Bryan Cave Assists First Grade Student through Pro Bono Special Education Case
April 26, 2012
San Francisco Attorney Goli Mahdavi favorably resolved a pro bono
matter on behalf of a first grade student who was born with severe cognitive disabilities, a seizure disorder and degenerative hearing loss. The student is in a special education classroom at a local Bay Area public elementary school. In late 2011, the student’s parents sought the advice of Bay Area Legal Aid regarding the inadequacy of their child’s education and onsite medical care. Mahdavi took on the case pro bono
, with support from Lee Marshall and Debbie Goldfarb, also in Bryan Cave’s San Francisco office.
The student suffers from a seizure disorder that requires medication immediately at the onset of a seizure to lessen the adverse health consequences of the seizure. The school system, however, would not authorize staff to administer the medication during the 3 days a week that the school nurse was off duty. Student is also deaf but neither the teacher nor the aids in his classroom knew sign language, leaving the student unable to receive instruction or communicate with his teacher and peers. The school system remained adamant that the boy’s placement and services were adequate and refused to provide additional services to address his needs.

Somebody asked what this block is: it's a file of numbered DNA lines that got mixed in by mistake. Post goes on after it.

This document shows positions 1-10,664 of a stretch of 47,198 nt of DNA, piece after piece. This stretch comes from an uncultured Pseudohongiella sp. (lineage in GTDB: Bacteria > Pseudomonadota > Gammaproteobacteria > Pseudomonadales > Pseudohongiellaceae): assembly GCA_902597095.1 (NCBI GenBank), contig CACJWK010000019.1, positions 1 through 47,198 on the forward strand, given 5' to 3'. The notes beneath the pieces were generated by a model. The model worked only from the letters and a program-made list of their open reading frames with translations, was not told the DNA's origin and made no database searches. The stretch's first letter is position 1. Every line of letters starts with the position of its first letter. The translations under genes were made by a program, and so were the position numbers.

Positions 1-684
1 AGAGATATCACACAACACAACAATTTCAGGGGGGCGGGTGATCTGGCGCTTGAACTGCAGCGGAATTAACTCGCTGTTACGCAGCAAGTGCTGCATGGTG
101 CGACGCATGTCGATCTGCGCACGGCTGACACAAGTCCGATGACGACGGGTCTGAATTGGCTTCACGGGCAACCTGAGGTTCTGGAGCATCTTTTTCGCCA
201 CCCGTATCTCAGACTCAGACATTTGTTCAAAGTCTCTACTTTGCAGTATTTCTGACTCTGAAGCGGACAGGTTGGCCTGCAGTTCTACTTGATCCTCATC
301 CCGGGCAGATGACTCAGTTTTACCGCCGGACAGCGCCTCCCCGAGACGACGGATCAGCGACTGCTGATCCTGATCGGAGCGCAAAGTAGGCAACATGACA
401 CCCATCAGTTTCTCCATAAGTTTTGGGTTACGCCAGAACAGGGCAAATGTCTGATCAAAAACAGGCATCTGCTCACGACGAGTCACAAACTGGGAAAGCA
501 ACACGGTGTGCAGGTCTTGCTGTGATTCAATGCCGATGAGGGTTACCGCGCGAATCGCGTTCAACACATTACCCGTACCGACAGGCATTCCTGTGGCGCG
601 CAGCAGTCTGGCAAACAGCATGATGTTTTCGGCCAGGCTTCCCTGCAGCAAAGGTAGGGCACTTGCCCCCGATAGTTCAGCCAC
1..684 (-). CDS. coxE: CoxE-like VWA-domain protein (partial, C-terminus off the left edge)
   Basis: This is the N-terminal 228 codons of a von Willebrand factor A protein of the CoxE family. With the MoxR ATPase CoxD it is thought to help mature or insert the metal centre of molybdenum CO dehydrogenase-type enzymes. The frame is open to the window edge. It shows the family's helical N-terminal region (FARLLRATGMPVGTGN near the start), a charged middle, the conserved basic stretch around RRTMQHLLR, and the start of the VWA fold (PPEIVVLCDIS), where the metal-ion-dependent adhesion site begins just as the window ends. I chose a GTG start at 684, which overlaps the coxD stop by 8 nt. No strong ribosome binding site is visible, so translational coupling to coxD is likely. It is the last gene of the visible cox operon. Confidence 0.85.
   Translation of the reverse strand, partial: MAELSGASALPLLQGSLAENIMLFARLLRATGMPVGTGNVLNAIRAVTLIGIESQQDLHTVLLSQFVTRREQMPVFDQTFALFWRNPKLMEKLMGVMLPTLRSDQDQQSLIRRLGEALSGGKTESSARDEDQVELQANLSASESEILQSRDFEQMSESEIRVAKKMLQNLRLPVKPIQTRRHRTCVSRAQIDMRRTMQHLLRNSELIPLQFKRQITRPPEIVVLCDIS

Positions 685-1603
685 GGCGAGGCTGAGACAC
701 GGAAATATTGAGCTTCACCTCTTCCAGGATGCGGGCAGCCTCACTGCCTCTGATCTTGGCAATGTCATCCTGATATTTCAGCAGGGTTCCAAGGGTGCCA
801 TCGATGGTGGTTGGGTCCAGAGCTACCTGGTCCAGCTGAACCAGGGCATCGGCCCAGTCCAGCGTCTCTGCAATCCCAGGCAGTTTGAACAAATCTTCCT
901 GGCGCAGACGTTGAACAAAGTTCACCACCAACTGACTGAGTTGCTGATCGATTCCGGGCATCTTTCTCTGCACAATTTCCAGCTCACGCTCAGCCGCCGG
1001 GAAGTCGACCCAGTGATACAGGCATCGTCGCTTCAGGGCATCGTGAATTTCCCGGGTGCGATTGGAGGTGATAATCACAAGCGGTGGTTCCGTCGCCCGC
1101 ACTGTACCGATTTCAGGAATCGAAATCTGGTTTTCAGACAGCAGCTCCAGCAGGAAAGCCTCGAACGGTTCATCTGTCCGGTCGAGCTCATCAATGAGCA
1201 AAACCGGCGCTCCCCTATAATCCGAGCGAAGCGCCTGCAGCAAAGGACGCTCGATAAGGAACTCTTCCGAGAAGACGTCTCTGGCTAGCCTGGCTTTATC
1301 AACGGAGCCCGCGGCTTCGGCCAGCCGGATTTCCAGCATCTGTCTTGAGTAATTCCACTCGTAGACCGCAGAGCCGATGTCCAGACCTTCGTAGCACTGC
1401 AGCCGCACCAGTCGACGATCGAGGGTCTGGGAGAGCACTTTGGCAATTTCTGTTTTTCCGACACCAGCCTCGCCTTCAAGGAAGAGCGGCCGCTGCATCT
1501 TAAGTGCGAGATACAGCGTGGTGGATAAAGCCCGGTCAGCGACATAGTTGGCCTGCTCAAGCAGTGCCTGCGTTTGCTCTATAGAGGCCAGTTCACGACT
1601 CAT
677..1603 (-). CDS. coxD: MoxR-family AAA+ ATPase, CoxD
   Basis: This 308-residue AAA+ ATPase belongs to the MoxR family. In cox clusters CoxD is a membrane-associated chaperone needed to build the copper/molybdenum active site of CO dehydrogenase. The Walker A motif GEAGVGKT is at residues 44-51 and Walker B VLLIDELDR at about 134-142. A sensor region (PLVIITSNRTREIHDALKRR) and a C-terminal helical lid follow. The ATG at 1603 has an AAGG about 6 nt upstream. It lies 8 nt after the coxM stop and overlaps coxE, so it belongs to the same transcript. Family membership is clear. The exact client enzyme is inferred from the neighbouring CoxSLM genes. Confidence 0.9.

Through the team’s efforts, and the diligence of the student’s parents, Bryan Cave secured the following educational and medical services for the student:
• 5 hours per day of direct support from a classroom aid fluent in sign language.
• 60 minutes per week of classroom consultation from a school district audiologist.
• 60 minutes per month for team meetings with the student’s teachers and paraprofessionals to discuss IEP (Individualized Education Program) goals and progress.
• Acoustic measurements were taken of the student’s classroom and modifications were made where necessary.
• Implementation of an FM System - device whereby the instructor’s voice is amplified directly into the student’s hearing aid.
• The previous itinerant teacher of the deaf was replaced, at Bryan Cave’s request, with a teacher qualified in “total communication” to support the student’s special education teacher.
• The new itinerant teacher of the deaf conducted an observation of the classroom and her recommendations were incorporated into the IEP.
• An emergency seizure care plan was implemented, which includes the training of three staff members in the administration of seizure medication to abort or lessen the negative health consequences of the student’s seizures.
The practical impact of the result the Bryan Cave team negotiated was that the student will now receive the medical attention that he needs, as well as the specialized services that will allow him to hear and understand what is happening in the classroom.